We were recently up in Petaluma at Central Milling for Baker's Seminar with and Nicky Giusto showed us that almost any flour can be mixed to the point where it delivers decent window-paning, even flours lower in protein such as the Caputo 00.

Like I said, increase the salt amount and perhaps mixing times as well. Keep checking on the dough and feel it. Tear off a small piece and check for window-paning. If it rips easily keep mixing.

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Mike K.
posted about 2 years ago


Great tips Adam! These are very helpful.

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Raj Irukulla admin
posted about 2 years ago

Thanks, Guys
I will make a new batch tomorrow and increase the salt to 2.8% and cut the ADY down to .15%. I will open one ball at 24 hrs.

- Ron   about 2 years ago


I made a new batch today and excited to see the results tomorrow. I increased the salt to 2.8% and cut the yeast to .155%. When I finished mixing it as instructions, the dough was still soft. I mixed it about 4 min more, kneeled it about two min, then Bench rested it ( covered) for about 30 min. I then folded it about 2 more min and then let it set about 30 more min. Before I balled it, I check the window pane. It was great.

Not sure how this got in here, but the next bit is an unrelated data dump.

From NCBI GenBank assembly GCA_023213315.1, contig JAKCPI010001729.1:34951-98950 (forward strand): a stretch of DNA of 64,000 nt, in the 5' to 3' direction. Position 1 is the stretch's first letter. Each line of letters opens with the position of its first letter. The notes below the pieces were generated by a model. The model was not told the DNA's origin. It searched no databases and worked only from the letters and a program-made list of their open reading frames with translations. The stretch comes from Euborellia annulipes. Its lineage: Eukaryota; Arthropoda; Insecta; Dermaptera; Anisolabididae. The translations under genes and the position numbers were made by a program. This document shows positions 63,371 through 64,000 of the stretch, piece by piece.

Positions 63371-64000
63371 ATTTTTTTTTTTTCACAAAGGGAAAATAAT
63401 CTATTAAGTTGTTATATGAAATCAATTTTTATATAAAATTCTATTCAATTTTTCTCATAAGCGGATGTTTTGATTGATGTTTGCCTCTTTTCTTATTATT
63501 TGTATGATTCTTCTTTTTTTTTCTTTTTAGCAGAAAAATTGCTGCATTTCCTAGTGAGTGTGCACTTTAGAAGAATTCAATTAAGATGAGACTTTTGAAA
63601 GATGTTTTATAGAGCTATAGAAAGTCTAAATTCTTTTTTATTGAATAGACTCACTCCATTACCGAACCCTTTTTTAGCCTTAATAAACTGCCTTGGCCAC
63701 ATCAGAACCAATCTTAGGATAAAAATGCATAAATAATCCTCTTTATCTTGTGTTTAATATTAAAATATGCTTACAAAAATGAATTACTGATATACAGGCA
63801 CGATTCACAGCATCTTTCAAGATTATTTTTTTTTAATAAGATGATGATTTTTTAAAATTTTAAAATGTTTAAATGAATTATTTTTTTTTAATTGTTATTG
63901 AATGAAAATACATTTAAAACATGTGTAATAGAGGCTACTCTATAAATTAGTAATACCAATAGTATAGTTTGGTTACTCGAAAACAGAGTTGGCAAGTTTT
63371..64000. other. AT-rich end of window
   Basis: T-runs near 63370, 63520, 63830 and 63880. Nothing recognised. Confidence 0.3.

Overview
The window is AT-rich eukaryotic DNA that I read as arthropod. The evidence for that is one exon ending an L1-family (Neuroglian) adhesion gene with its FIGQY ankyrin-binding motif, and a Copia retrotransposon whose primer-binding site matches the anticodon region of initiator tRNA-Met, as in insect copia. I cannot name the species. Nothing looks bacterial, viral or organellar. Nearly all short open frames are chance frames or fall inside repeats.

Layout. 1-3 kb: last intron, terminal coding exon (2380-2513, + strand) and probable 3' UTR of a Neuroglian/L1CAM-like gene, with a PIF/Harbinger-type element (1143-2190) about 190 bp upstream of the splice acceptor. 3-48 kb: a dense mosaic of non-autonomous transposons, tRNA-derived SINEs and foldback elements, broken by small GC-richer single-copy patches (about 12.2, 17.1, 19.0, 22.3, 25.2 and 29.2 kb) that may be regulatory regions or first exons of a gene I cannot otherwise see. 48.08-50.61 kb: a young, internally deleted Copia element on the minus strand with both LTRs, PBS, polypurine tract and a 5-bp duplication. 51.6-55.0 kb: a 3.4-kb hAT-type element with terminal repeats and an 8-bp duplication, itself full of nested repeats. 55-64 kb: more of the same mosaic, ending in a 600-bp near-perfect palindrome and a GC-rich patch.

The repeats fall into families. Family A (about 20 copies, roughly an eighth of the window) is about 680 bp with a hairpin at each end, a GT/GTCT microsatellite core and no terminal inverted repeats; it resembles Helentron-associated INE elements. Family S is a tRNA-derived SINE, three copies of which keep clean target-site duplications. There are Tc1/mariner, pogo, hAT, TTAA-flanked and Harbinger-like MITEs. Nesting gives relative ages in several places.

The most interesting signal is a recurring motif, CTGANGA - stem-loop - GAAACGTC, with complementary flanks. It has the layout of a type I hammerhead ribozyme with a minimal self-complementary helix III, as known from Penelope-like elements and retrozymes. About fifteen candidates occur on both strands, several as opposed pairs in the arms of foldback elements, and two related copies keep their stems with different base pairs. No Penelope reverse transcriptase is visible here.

My mixing water was 42 degrees and the finished dough was 71 degrees

Ron W.
posted about 2 years ago


Ron,

Sounds like a success. Let's see the outcome tomorrow.

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Mike K.
posted about 2 years ago


Just opened up one of the balls after 24 hrs at 38 degrees and baked in in my brick oven. The dough needed more fermentation, but it was a lot better than the last batch. I still had 2-3 small holes in the dough.
The good thing is, it taste great. Tomorrow, i'm going to do the second ball at 48 hours

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Ron W.
posted about 2 years ago